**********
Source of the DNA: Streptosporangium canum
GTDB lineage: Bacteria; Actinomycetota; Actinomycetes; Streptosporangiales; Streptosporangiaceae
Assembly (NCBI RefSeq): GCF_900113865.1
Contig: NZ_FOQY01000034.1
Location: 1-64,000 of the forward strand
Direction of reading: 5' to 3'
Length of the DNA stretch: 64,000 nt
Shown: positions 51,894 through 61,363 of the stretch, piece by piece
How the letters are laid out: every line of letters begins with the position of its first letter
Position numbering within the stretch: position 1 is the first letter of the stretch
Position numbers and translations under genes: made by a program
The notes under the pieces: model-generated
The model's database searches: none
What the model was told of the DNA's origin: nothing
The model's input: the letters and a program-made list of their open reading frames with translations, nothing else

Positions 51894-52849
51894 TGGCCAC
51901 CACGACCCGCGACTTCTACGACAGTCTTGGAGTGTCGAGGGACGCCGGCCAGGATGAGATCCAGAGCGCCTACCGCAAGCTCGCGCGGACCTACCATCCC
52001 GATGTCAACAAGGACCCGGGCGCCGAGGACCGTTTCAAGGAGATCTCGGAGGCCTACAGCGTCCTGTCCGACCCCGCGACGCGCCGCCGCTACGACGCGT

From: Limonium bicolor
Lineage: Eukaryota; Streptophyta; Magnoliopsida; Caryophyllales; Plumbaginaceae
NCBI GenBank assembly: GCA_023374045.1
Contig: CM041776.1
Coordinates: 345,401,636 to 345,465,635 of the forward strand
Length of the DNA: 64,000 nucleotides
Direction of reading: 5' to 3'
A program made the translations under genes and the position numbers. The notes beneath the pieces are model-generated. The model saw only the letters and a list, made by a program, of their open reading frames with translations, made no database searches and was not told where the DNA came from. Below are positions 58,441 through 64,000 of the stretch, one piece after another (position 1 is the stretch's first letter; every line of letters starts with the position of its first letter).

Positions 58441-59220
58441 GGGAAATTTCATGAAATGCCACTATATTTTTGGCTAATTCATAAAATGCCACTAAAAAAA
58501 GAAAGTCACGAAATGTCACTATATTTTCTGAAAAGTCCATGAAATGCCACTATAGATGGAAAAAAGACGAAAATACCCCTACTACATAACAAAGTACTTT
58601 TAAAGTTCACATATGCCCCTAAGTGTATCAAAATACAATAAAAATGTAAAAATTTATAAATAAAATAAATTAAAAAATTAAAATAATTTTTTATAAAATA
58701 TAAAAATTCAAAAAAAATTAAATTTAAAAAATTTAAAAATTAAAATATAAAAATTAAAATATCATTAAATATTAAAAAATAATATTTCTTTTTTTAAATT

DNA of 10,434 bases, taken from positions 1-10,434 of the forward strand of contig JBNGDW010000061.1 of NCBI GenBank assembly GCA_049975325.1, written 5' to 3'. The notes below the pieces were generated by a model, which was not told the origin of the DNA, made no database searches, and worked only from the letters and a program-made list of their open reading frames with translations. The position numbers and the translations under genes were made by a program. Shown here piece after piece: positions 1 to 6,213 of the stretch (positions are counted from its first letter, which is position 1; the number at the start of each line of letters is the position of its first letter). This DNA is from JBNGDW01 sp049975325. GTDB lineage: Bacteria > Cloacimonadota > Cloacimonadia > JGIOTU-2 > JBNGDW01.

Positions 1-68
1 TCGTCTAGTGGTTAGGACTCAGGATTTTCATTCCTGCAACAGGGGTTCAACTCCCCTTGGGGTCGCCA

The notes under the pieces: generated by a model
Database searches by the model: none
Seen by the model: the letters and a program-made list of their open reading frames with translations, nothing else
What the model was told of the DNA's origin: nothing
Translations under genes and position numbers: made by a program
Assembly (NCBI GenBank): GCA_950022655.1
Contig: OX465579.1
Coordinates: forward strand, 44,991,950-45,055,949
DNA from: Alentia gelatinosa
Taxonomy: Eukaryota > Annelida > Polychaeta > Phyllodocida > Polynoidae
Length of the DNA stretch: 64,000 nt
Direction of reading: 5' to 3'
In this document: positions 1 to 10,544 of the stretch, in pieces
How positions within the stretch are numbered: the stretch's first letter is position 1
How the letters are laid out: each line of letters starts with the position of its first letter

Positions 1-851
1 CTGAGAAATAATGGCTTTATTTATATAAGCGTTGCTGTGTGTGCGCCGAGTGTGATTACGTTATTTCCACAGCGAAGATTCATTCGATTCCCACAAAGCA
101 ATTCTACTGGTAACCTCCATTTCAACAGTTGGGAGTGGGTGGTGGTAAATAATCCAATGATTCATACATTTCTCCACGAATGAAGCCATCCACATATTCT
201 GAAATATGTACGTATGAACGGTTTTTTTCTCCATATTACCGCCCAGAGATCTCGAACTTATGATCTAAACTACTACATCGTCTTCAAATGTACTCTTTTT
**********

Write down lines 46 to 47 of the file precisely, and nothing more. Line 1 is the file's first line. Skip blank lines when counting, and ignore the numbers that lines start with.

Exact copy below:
Length of the DNA stretch: 64,000 nt
Direction of reading: 5' to 3'